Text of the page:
employee going after money on a fishing line

Top Tips to Ensure How You Negotiate Salary Isn't Like Playing a Game of "Go Fish"

Diane Cobbold Blog

go fish

It’s interesting that many people find it very easy to negotiate prices when they are buying a house, or car, but become shy and reluctant when negotiating their own salary.

Your salary, just like anything else, will have components that are negotiable. While some companies will have more flexibility than others, what the company initially presents you is usually their starting offer.

Salary negotiation reminds me of the old card game Go Fish. You’re negotiating with the other card players to collect cards that give you sets. Sometimes, you’re successful and quickly get the sets you’re collecting and other times you’re told to Go Fish; have to change strategy, make compromises and rethink what cards are of key importance. Salary negotiation follows a similar method, but the sets you're collecting are things resembling base salary, weeks of vacation, start date, etc. Your wish list for your new position may be quite lengthy, so you have to be prepared if you’re told there’s no flexibility—or Go Fish—to reshuffle your strategy and truly know what items are your must-have requirements.

Before you’re at the negotiation stage, take time to review a few things:

Know what you’re worth

Before you can ask for a specific base salary or hourly rate, you need to know what you’re worth. Don’t assume your current or last salary is the going rate in the market. You must do your research.

Network and talk to people in your industry, HR contacts and Talent Acquisition specialists. From their perspective what are the current salary trends? What are organizations paying for individuals with your skills and experience? 

Review the current job market—what are the current supply and demand conditions in your specific geographic area? The market is ever changing and you need to be knowledgeable and flexible in your salary requirements to meet the current market.

The optimum time to begin negotiating is when you know the interviewer is convinced you’re the best candidate for this role.


Diane CobboldVP, Business Development
Collect data from multiple salary surveys such as Indeed and Payscale, and review the low-high ranges for similar positions. You can also download Lee Hecht Harrison's 2017 US Guide to Workforce and Salary Trends. Our latest research report includes salary data for full-time positions across major industries and functional roles, as well as strategies and insights on workforce developments.


Understand what you’re negotiating

An important reminder, is that salary negotiation is really talking about total compensation. Your base salary, or hourly rate, is only one component of salary negotiation. Most organizations will have fixed ranges or bandwidths that base or hourly rates must fall within. You can only push these limits so far. You should never feel awkward about asking “What is the base salary range for this position?” Some organizations may not share this information, while others openly will.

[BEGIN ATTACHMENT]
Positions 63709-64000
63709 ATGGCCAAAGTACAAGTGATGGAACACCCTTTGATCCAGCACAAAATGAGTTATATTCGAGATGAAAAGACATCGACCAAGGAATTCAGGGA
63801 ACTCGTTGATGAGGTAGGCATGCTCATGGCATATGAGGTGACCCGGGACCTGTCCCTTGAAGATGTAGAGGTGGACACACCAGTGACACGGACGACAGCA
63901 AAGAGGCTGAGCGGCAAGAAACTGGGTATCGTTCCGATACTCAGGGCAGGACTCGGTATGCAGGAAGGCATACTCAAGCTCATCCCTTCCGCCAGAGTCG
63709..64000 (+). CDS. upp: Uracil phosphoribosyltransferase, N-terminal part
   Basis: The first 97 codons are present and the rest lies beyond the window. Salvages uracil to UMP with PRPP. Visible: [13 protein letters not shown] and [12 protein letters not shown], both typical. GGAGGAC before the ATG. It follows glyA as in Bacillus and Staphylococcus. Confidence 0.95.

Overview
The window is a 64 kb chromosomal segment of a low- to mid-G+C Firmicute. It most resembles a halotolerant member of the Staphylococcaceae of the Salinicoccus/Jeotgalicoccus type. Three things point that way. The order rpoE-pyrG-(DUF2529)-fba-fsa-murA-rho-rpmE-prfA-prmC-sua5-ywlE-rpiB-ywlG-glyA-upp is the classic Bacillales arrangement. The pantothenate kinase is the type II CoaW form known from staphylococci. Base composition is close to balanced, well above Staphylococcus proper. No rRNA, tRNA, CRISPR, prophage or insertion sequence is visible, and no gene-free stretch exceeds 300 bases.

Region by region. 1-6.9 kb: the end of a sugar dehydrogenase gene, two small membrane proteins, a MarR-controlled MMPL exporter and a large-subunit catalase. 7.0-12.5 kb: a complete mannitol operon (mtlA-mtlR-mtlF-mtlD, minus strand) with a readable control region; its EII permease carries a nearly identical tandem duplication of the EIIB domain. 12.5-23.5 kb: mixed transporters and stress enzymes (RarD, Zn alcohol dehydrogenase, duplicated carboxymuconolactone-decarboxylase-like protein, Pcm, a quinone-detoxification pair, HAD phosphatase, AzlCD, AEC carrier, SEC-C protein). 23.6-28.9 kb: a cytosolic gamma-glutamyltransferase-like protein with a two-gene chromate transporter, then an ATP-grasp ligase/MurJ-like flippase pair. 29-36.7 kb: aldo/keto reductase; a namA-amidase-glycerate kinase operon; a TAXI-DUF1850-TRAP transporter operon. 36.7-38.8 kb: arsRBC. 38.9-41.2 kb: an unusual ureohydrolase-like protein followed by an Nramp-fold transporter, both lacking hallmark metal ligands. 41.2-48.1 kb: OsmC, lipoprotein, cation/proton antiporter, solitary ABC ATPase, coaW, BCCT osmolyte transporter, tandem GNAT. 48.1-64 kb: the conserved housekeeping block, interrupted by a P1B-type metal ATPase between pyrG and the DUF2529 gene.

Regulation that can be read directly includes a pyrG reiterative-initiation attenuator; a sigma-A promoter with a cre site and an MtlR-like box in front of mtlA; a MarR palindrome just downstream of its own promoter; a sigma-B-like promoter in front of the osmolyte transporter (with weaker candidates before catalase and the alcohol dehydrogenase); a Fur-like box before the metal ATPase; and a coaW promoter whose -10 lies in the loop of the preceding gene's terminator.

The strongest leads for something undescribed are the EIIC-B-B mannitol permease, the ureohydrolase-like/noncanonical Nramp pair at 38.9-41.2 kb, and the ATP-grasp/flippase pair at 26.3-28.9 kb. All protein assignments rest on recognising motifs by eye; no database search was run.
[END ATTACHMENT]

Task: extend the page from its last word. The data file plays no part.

So where does that leave you?

Remember any negotiation involves trade-offs. Both sides want to make the best deal so it’s important to maintain both your flexibility and patience.

Once you’re armed with a realistic salary range, begin to identity what components of your total compensation you might want to negotiate. Some areas may include:

  • Base, or hourly rate
  • Signing bonus
  • Six month salary review
  • Commission or annual bonus
  • Job title
  • Flexible hours
  • Health/dental benefits, etc.
  • Virtual/work-from-home options
  • Paid parking and/or mileage expenses
  • Total vacation weeks
  • Company employee discounts
  • Tuition reimbursement and/or yearly industry accreditation dues
  • Paid attendance at industry conferences

When is the best time to negotiate?

Timing is definitely critical. Walking into a first interview you want to verify if your researched salary range is on target by learning more about the role and clarifying expectations, as requirements may have changed from the time the original position was posted. Be prepared with targeted questions to learn more about the position, and ask questions related to challenges or obstacles the interviewer expects from someone starting in this role. Combined this will help you confirm the salary range you will want to negotiate.

The optimum time to begin negotiating is when you know the interviewer is convinced you’re the best candidate for this role. Depending on the organization, this could be sometime between the second and fourth interview.

As long as you’ve done your research, maintain your flexibility and professionalism. Most organizations are open to negotiation, and hopefully you won’t be told to “Go Fish” too often.

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